Sunday, September 30, 2012

So just how long is forever?

I'm reading through the Book of Jeremiah, in the Septuagint, at chapter 38. Thing is, in the Septuagint, chapter 38 of Jeremiah, is chapter 31 in the KJV. Here is the section I'm talking about now:


Jeremiah 31:38-40 KJV - [38] Behold, the days come, saith the LORD, that the city shall be built to the LORD from the tower of Hananeel unto the gate of the corner. [39] And the measuring line shall yet go forth over against it upon the hill Gareb, and shall compass about to Goath. [40] And the whole valley of the dead bodies, and of the ashes, and all the fields unto the brook of Kidron, unto the corner of the horse gate toward the east, shall be holy unto the LORD; it shall not be plucked up, nor thrown down any more for ever.

Okay, on the surface this looks like a typical prophecy for the major prophets, something about "Behold, the days come..." Indeed, that's the whole point of prophecy, a telling of the future. But how far into the future? Look at verse 40, the very end of it. "... nor thrown down any more for ever."

So just how long is forever? Ah, I think that phrase "forever" holds the key to understanding the time period for that particular prophecy. But first, a disclaimer: In no way am I stating my opinion as fact. It is purely just that, my opinion. I could be 100% wrong. So that's the disclaimer.

The short version? The prophecy refers to eternity. Here is why:


2 Peter 3:10-13 KJV - [10] But the day of the Lord will come as a thief in the night; in the which the heavens shall pass away with a great noise, and the elements shall melt with fervent heat, the earth also and the works that are therein shall be burned up. [11] Seeing then that all these things shall be dissolved, what manner of persons ought ye to be in all holy conversation and godliness, [12] Looking for and hasting unto the coming of the day of God, wherein the heavens being on fire shall be dissolved, and the elements shall melt with fervent heat? [13] Nevertheless we, according to his promise, look for new heavens and a new earth, wherein dwelleth righteousness.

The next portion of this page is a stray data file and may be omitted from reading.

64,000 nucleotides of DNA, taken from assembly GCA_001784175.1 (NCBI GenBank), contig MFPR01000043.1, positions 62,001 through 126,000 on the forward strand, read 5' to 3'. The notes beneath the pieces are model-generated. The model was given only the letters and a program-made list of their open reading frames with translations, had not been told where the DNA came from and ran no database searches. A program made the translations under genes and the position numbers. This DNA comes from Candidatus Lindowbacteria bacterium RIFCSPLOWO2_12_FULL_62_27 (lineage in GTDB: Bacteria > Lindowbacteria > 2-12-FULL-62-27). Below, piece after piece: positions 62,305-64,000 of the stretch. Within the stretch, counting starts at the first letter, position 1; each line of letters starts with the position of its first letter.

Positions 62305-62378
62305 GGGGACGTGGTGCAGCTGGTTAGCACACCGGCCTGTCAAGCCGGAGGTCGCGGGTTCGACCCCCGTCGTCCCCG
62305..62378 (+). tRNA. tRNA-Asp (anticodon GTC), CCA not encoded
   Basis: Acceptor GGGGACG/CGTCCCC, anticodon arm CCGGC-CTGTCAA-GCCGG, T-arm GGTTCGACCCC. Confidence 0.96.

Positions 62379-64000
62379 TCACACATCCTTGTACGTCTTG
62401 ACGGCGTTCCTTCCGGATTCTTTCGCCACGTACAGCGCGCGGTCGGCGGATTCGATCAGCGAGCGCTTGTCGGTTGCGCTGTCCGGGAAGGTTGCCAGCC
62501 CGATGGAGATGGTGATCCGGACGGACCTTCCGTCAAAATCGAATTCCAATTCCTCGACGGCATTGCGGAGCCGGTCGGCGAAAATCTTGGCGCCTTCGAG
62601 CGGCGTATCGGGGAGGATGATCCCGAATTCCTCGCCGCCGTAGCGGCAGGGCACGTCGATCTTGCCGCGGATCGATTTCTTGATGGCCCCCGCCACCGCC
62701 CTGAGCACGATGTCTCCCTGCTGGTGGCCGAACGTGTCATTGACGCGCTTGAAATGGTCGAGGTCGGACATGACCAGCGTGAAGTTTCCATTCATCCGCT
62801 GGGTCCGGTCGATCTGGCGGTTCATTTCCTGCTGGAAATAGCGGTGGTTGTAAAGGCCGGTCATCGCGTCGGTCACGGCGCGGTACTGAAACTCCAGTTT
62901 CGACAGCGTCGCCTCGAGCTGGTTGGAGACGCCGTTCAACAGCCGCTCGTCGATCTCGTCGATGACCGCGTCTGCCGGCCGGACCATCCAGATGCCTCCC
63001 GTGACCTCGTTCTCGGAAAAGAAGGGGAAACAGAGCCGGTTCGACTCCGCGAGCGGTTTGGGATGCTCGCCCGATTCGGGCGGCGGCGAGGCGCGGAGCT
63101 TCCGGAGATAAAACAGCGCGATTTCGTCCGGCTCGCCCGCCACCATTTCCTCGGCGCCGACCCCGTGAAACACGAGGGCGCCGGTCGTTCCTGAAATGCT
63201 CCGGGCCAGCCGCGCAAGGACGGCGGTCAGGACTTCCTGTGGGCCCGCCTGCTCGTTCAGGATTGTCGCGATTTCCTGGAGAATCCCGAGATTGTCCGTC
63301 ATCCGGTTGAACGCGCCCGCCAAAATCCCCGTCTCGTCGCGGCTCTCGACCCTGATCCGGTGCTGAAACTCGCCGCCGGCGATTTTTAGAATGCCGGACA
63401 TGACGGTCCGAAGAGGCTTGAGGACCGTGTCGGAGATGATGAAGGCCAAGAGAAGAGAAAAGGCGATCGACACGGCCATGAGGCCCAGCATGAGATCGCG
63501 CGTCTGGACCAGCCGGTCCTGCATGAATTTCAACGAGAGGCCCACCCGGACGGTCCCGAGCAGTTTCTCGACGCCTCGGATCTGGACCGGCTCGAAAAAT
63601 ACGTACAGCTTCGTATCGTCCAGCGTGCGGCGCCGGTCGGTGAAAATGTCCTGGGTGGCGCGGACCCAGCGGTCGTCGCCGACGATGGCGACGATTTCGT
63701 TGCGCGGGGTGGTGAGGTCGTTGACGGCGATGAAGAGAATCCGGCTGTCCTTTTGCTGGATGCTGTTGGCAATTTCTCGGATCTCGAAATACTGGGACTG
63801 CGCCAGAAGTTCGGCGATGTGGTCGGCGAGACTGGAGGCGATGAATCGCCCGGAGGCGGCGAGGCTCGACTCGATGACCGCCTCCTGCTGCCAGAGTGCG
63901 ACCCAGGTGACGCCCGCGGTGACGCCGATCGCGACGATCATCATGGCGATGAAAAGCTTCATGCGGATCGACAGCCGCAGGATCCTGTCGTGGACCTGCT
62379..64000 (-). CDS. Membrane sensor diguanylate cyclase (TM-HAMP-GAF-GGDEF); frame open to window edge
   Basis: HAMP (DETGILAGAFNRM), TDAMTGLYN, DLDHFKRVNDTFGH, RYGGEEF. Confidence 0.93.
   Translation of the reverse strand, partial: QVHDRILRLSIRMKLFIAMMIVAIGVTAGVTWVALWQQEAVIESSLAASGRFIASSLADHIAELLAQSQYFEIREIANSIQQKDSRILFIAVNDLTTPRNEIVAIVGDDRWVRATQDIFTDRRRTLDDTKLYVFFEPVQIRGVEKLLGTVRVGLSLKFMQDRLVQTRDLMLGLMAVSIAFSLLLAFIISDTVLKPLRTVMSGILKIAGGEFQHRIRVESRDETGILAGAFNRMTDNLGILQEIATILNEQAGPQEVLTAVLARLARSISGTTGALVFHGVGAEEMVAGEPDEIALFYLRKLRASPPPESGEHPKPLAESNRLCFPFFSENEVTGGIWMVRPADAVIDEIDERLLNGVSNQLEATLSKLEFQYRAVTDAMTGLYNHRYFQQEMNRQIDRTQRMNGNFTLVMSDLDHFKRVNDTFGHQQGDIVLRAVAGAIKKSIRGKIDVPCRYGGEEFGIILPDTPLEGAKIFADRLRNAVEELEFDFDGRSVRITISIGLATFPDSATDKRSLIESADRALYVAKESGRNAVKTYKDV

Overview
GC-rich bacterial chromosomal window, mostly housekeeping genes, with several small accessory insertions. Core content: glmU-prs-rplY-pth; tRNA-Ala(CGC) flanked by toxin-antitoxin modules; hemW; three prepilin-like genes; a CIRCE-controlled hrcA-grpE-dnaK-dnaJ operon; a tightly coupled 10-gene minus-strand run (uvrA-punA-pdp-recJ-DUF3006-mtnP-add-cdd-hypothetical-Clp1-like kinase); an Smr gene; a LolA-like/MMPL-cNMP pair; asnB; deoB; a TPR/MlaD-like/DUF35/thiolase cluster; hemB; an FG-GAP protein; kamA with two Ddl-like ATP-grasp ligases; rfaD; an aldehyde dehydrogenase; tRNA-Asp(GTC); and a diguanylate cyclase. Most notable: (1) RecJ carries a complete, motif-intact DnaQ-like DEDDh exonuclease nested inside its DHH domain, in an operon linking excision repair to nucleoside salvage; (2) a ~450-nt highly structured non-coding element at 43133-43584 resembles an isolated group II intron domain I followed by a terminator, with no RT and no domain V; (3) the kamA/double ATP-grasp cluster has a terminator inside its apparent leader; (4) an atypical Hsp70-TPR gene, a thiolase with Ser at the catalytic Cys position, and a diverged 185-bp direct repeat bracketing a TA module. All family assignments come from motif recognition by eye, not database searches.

All those places, the brook Kidron, the hill Gareb, they are going to burn. When 2 Peter 3:12 says the heavens shall be dissolved and the elements shall melt with fervent heat, kiss planet Earth goodbye. For that matter, say goodbye and good riddance to the entire universe.



Revelation 21:1-2 KJV - [1] And I saw a new heaven and a new earth: for the first heaven and the first earth were passed away; and there was no more sea. [2] And I John saw the holy city, new Jerusalem, coming down from God out of heaven, prepared as a bride adorned for her husband.
So, in place of the old heaven and the old earth, we have a new heaven and a new earth. I suspect, and again, this is pure opinion, the new earth will bear a resemblance to the old one. Jerusalem will be there for eternity, so is is possible, perhaps, that so will those other landmarks mentioned in the Book of Jeremiah. Jerusalem will be exalted above all other cities, those other cities enjoying their existence on the new earth, while New Jerusalem floats above them all.

So, those valleys, the fields, all those landmarks there in the Book of Jeremiah, they will be reproduced in heavenly splendor and glory; free from the corruption of sin and disease, placed on the map of eternity never to be moved again. If it a landmark, and it says "forever", it is referring to the New Heaven and New Earth mentioned in Revelation 21. That's my take on it.